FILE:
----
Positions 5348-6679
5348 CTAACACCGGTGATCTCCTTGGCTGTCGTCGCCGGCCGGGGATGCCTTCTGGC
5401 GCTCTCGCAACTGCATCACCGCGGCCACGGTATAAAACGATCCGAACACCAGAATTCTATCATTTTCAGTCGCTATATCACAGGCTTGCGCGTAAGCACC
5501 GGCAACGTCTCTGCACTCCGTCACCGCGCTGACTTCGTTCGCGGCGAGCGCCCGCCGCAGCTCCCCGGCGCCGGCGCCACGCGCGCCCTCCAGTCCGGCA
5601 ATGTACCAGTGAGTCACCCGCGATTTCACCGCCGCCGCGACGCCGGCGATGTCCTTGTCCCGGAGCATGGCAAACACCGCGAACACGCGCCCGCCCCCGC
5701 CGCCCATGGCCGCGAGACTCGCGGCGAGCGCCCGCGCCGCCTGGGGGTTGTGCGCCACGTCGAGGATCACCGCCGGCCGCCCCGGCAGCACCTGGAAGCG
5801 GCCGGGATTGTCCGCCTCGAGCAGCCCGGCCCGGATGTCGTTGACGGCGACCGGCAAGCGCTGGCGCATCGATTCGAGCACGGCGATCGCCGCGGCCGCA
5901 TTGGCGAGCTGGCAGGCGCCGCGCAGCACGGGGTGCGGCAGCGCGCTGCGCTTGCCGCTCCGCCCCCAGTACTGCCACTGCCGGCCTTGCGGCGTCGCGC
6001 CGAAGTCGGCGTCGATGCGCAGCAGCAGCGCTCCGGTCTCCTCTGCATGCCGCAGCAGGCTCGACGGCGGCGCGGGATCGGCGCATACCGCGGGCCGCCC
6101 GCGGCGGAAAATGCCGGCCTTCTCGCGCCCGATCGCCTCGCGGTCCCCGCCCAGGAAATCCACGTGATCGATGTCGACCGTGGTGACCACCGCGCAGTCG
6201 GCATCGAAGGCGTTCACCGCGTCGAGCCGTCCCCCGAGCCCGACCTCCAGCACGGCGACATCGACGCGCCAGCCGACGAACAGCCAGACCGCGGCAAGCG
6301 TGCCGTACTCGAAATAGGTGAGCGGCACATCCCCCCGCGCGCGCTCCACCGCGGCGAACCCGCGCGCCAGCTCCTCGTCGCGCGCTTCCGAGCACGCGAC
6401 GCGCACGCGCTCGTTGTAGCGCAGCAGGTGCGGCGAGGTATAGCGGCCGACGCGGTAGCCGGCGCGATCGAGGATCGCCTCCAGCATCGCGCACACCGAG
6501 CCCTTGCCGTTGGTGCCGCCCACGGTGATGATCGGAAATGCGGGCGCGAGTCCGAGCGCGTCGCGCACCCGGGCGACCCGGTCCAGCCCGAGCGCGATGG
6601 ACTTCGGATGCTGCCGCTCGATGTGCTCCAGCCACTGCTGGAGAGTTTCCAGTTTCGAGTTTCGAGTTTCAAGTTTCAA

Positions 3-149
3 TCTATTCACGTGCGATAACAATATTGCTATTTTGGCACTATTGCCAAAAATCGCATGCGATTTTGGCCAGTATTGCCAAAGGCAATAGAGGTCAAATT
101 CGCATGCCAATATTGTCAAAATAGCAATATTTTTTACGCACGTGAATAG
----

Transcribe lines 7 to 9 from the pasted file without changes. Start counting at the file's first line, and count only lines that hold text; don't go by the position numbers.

5801 GCCGGGATTGTCCGCCTCGAGCAGCCCGGCCCGGATGTCGTTGACGGCGACCGGCAAGCGCTGGCGCATCGATTCGAGCACGGCGATCGCCGCGGCCGCA
5901 TTGGCGAGCTGGCAGGCGCCGCGCAGCACGGGGTGCGGCAGCGCGCTGCGCTTGCCGCTCCGCCCCCAGTACTGCCACTGCCGGCCTTGCGGCGTCGCGC
6001 CGAAGTCGGCGTCGATGCGCAGCAGCAGCGCTCCGGTCTCCTCTGCATGCCGCAGCAGGCTCGACGGCGGCGCGGGATCGGCGCATACCGCGGGCCGCCC